Elite DV-09 DVD player (SGHT Review) Page 2
I dabbled a bit with these controls, but I generally came back to the standard settings. All my observations of the Pioneer's image quality, both here and in the group review of three DVD players elsewhere in this issue, were made with the standard settings, modified only by a reduction in the YNR and CNR settings.
The DV-09's remote strongly resembles those furnished with Pioneer's now-discontinued top-of-the-line laserdisc players. In this case, the jog-shuttle dial is limited to slow scanning and stepping between frames. (This dial is not duplicated on the player's front panel.)
However, the locations of the individual buttons on the DV-09's remote are actually very different from the LD remotes, and many of the buttons are inconveniently small and too closely spaced. In particular, the Chapter Skip buttons are annoyingly hard to locate, especially in the dark. (The remote is not illuminated.) The Fast Scan buttons are much larger and easier to use, but they're needed less often than Chapter Skip, in my opinion. As with any remote, you become accustomed to the DV-09's over time, but it isn't the best DVD remote out there. (Note to manufacturers: see Toshiba.)
Those who have read my review of three other DVD players in this issue already know something of how I feel about the Pioneer DV-09. Its superiority is not in its massive construction, cosmetics, or slick operation, though all these things weigh heavily in its favor. Instead, the DV-09's edge is where it counts most: performance. Simply put, I have not seen better picture quality from any DVD player, regardless of cost.
It isn't hard to see the Pioneer's quality in a direct A/B comparison. The picture is simultaneously smooth and detailed, its colors natural yet richly satisfying. The images are amazingly sharp while remaining free of grain and artificial-looking edge enhancement; I'd certainly call the picture filmlike.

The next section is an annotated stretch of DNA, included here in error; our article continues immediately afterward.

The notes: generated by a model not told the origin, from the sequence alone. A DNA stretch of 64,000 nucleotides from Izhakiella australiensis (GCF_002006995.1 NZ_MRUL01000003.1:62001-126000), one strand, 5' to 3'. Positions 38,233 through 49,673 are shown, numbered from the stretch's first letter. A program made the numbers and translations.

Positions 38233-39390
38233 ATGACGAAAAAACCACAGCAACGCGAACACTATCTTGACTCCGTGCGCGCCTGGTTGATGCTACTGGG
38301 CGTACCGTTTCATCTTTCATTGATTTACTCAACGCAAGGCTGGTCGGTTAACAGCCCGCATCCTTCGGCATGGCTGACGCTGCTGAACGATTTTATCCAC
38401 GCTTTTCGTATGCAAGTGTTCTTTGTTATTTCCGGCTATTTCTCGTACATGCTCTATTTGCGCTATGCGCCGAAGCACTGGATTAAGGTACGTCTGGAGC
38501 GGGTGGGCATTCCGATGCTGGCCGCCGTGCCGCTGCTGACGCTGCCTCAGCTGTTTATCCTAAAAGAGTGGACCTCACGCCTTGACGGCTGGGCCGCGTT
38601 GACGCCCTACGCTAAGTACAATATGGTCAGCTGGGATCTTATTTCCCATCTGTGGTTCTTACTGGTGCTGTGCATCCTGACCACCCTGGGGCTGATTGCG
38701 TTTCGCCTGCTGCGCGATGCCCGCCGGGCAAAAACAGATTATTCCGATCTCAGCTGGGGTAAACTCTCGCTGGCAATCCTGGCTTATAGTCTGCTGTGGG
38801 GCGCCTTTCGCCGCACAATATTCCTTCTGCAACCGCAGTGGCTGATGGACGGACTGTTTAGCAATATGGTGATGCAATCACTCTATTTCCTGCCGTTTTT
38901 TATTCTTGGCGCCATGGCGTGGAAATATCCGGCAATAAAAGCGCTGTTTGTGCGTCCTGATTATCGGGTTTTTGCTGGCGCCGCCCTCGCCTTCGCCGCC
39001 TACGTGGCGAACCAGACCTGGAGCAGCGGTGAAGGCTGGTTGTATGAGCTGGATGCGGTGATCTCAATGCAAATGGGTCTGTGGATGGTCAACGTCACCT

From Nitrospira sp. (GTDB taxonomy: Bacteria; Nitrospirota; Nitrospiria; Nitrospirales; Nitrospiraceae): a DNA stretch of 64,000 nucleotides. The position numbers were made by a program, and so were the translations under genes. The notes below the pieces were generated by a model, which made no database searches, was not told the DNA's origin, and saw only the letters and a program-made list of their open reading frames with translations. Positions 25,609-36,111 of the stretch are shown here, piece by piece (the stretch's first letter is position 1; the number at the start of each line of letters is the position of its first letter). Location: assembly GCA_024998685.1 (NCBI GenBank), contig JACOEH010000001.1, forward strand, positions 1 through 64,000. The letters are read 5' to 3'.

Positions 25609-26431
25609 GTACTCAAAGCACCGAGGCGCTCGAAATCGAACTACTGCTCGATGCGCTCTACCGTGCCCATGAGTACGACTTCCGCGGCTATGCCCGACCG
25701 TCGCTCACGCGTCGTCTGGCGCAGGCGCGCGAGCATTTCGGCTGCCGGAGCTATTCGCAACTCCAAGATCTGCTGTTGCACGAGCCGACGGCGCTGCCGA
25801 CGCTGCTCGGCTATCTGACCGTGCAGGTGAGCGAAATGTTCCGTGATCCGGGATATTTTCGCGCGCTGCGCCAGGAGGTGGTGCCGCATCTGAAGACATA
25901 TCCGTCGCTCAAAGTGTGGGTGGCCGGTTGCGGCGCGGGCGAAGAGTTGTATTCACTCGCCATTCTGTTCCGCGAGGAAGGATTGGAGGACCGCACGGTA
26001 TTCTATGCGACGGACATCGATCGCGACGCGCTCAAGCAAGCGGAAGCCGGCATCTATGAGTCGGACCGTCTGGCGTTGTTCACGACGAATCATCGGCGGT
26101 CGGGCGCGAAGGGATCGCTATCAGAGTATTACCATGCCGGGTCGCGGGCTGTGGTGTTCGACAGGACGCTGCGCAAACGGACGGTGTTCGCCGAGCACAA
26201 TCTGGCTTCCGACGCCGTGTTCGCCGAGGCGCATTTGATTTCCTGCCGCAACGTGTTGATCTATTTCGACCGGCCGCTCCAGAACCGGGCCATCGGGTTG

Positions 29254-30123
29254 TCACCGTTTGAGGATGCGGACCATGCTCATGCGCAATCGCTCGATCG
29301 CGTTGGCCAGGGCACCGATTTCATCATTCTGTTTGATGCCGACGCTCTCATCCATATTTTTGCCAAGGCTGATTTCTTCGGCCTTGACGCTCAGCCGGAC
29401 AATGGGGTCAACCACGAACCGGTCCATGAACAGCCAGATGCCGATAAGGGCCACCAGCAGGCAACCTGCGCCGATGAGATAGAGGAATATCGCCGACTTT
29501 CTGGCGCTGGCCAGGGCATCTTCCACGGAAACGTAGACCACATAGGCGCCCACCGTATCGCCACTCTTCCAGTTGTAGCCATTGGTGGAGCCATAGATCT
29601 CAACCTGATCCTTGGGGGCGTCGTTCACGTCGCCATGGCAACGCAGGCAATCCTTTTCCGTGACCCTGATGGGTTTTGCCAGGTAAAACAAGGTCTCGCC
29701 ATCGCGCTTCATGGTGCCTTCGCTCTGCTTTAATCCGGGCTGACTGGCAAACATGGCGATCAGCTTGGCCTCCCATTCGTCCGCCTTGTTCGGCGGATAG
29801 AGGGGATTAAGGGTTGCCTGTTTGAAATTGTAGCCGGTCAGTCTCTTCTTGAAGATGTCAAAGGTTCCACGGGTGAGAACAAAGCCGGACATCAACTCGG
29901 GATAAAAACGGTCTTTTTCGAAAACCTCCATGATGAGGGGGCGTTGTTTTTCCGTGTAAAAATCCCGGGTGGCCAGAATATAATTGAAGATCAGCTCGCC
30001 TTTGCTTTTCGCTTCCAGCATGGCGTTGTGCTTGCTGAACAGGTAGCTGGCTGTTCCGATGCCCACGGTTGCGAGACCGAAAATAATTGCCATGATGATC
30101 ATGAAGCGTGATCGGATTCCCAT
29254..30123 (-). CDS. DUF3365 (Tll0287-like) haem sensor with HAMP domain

Until recently, I had the stunning Vidikron Vision One projector in my home-theater system, but it had to go back to the manufacturer after I'd finished reviewing it. In its place is a more modest but still rewarding Dwin HD-500 (with a Faroudja VP250 line doubler). Of course, swapping the Vidikron for the much more affordable Dwin involved a loss in sharpness, brightness, and color accuracy. The Dwin is a fine product fully capable of immersing you in a movie, but the overall video experience has less "Wow!" than before.
Then the Pioneer arrived. As I watched L.A. Confidential with a group of friends, I was entranced with the quality of the projection. Crisp and finely detailed with superior color saturation, the vibrant yet natural-looking image from the DV-09/Dwin/ Faroudja combination actually reminded me of the Vidikron, with which I had lived for many months. Of course, the new setup isn't quite as good as the Vision One—I suspect that using the DV-09 with the Vidikron would be heart-stopping—but I no longer missed the bigger projector quite as much. There's plenty of pleasure to be had from more affordable projectors with the right equipment driving them. The "Wow!" was back.
Switching from the Pioneer to the less expensive Denon DVD-3000 provides a less pristine presentation. Indeed, switching to any of the other players reviewed in this issue makes the overall experience less compelling. The differences are not extreme; many of today's good DVD players and better discs will produce pretty amazing results in such a system.
However, much of the Pioneer's visual advantage disappears when anamorphic discs are downconverted to a standard letterbox on a 4:3 screen. The DV-09's advantage doesn't evaporate entirely, but my preference in a direct comparison with the Denon player in this setup varied from disc to disc and scene to scene. The Denon also displays fewer motion artifacts from the downconversion process than the Pioneer. Similarly, using S-video connections (instead of component video) slightly reduces, but does not eliminate, the Pioneer's visual lead.